NFC North: Bill Cowher
Minnesota Vikings coach Leslie Frazier is spending this July 4th week in the Persian Gulf, visiting U.S. troops as part of a USO tour. Former NFL coaches Bill Cowher and Eric Mangini, now television analysts, are also among the group.
From an Associated Press story:
"Frazier said when he got back, he'd remind his daughter that whenever she sees servicemen and women, to thank them. And he won't have much patience if his players gripe about the heat during training camp.
'It just puts in perspective that there's nothing you should ever complain about,' he said."
We're in the midst of the only downtime that NFL coaches have during the year -- the time between the end of offseason workouts and the start of training camp. There are lots of ways to spend that time, but I would imagine Frazier couldn't find anything more rewarding.
Continuing around the NFC North:
- Vikings quarterbacks coach Craig Johnson on the progress of quarterback Christian Ponder, via Judd Zulgad of 1500ESPN.com: "I think there's no question, he's come light years" since last year.
- Dave Southorn of the Idaho Press-Tribune speaks with Detroit Lions quarterback Kellen Moore.
- Former Lions cornerback Eric Wright was arrested for investigation of driving under the influence in Los Angeles, notes the Associated Press.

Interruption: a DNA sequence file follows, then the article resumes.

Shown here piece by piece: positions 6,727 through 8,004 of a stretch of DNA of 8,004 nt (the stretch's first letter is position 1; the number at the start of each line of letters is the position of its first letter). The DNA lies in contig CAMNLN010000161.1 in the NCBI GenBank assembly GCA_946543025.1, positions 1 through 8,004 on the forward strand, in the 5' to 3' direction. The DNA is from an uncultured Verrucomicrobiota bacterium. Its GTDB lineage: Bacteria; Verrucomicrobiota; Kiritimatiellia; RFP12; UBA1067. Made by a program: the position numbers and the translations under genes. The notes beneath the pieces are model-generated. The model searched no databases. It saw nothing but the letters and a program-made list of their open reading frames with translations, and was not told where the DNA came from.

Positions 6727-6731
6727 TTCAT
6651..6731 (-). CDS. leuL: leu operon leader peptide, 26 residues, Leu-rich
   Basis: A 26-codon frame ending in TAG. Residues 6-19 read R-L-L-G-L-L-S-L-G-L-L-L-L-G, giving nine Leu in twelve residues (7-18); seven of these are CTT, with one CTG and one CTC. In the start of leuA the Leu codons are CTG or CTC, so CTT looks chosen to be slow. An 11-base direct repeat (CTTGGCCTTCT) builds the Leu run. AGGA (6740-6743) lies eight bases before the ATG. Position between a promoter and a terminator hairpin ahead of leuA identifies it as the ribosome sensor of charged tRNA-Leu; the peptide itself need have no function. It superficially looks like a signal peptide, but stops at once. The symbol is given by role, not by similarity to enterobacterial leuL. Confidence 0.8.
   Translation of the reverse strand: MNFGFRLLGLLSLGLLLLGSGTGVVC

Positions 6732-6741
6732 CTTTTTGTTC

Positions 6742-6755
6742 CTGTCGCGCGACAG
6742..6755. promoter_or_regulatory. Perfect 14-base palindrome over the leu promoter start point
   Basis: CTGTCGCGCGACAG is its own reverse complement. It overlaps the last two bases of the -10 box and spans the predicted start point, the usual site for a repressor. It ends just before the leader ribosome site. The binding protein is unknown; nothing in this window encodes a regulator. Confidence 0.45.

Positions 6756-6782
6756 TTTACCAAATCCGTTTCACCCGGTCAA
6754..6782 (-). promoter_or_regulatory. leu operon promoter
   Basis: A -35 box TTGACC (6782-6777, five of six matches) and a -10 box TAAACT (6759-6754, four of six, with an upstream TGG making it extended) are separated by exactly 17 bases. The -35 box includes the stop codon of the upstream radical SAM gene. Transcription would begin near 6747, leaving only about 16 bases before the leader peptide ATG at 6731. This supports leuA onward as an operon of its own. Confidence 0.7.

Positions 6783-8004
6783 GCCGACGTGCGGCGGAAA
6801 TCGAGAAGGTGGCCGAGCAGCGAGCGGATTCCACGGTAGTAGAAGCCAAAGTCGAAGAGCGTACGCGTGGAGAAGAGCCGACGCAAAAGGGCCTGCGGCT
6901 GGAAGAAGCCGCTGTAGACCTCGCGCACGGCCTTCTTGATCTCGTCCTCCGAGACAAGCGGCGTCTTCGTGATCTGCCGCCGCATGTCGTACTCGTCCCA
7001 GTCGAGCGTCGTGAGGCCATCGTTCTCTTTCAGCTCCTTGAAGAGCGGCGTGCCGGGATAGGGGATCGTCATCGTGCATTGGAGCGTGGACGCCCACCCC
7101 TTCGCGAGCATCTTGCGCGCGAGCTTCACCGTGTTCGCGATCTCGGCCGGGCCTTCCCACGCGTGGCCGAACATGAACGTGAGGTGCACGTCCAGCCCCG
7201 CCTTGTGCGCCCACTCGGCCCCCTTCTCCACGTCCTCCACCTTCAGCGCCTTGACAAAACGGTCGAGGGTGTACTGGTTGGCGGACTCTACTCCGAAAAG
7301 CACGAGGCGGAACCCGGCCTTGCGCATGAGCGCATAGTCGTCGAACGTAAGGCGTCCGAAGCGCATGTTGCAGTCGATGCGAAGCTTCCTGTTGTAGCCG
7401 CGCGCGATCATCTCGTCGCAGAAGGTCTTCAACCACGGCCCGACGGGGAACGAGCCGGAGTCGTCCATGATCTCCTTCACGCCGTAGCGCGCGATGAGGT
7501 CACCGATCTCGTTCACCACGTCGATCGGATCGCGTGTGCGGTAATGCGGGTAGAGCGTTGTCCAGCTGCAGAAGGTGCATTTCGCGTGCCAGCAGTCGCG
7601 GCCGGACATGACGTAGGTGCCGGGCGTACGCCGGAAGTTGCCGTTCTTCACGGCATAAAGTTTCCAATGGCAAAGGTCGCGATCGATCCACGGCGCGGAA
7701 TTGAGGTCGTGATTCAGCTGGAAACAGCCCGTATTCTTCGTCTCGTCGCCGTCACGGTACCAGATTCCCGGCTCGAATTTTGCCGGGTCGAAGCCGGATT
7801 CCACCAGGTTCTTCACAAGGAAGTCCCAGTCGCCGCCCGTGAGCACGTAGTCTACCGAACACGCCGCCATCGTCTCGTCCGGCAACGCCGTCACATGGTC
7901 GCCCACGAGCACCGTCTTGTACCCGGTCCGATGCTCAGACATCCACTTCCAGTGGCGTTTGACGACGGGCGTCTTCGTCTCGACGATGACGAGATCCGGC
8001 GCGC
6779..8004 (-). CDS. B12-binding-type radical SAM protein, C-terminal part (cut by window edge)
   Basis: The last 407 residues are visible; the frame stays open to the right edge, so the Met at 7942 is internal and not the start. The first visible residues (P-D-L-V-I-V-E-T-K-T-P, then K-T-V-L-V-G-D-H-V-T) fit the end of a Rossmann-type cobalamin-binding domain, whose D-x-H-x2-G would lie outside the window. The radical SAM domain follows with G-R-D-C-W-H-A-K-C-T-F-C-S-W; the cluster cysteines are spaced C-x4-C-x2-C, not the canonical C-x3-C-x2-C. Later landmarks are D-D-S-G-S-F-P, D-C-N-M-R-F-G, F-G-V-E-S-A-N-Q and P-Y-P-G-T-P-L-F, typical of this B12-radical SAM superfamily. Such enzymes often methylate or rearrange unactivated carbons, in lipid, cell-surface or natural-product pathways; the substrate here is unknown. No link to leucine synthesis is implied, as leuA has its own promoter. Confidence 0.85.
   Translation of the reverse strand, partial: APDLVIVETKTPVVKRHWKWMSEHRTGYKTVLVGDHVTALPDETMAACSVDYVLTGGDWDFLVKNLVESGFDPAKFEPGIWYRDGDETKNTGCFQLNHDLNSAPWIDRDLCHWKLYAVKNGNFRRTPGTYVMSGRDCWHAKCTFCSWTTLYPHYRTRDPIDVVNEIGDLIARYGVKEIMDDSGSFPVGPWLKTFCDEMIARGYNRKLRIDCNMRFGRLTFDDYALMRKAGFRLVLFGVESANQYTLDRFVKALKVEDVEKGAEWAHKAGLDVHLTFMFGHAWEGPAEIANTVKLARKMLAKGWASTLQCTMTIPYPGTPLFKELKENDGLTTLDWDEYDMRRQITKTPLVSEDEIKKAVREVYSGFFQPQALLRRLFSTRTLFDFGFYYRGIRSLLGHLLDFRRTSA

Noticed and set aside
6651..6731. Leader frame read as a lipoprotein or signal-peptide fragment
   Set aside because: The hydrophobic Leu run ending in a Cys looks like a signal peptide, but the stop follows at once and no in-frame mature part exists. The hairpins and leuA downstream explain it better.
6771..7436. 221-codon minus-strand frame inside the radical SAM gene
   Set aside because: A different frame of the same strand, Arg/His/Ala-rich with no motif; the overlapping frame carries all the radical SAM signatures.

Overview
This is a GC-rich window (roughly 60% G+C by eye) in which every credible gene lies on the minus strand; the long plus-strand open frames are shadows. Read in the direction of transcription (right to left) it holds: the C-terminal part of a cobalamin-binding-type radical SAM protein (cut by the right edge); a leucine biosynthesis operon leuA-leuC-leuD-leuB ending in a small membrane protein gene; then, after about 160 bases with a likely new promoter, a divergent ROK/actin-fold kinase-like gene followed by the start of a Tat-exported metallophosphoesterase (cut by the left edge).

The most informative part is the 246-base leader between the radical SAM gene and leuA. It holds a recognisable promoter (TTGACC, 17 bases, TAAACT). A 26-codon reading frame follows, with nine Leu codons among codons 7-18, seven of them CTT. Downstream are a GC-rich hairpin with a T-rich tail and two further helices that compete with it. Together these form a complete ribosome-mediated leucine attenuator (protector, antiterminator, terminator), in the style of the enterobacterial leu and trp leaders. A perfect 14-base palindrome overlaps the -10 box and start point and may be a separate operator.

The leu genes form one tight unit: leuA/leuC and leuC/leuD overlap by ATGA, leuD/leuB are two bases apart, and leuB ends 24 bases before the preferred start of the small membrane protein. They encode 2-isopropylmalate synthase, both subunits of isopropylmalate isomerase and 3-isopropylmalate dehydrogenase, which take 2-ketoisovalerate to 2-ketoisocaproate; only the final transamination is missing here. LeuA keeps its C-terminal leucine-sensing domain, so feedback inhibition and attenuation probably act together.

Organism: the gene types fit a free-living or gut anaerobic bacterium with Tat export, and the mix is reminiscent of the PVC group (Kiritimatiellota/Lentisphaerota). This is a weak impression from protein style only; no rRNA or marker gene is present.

- Chicago Bears tight end Kellen Davis figures to benefit from the team's new offense, writes Brian McIntyre of NFL.com.
- The ESPN NFL Live crew debates the merits of the Bears' new plan for pass dropbacks in this video.
- Rookie safety Jerron McMillian hasn't given up on earning a starting job for the Green Bay Packers, writes Tyler Dunne of the Milwaukee Journal Sentinel.
- Packers receiver Randall Cobb is on the rise, writes Gregg Rosenthal of NFL.com.
"Let's just say he's old school," McCarthy said.
Within those spiral-bound books were Capers' football life and the symbol of everything he's about. Some were nearly 20 years old, including the original 3-4 defensive scheme that he and longtime collaborator Dick LeBeau wrote in longhand when both were with the Pittsburgh Steelers in 1992. They contain philosophical tomes, terminology and as many as 21 diagrams per page. Those who have original copies say the margins are littered with edits in LeBeau's or Capers' handwriting.
Super Bowl XLV will feature two of the most innovative defensive coordinators in NFL history. Neither uses a computer for much more than ambient light in a dark office. In a victory for old-schoolers everywhere, they have surrounded themselves with technology-savvy assistants who, in Capers words, "take care of the computer stuff for me" while they handle the important and irreplaceable tasks of critical thinking and planning.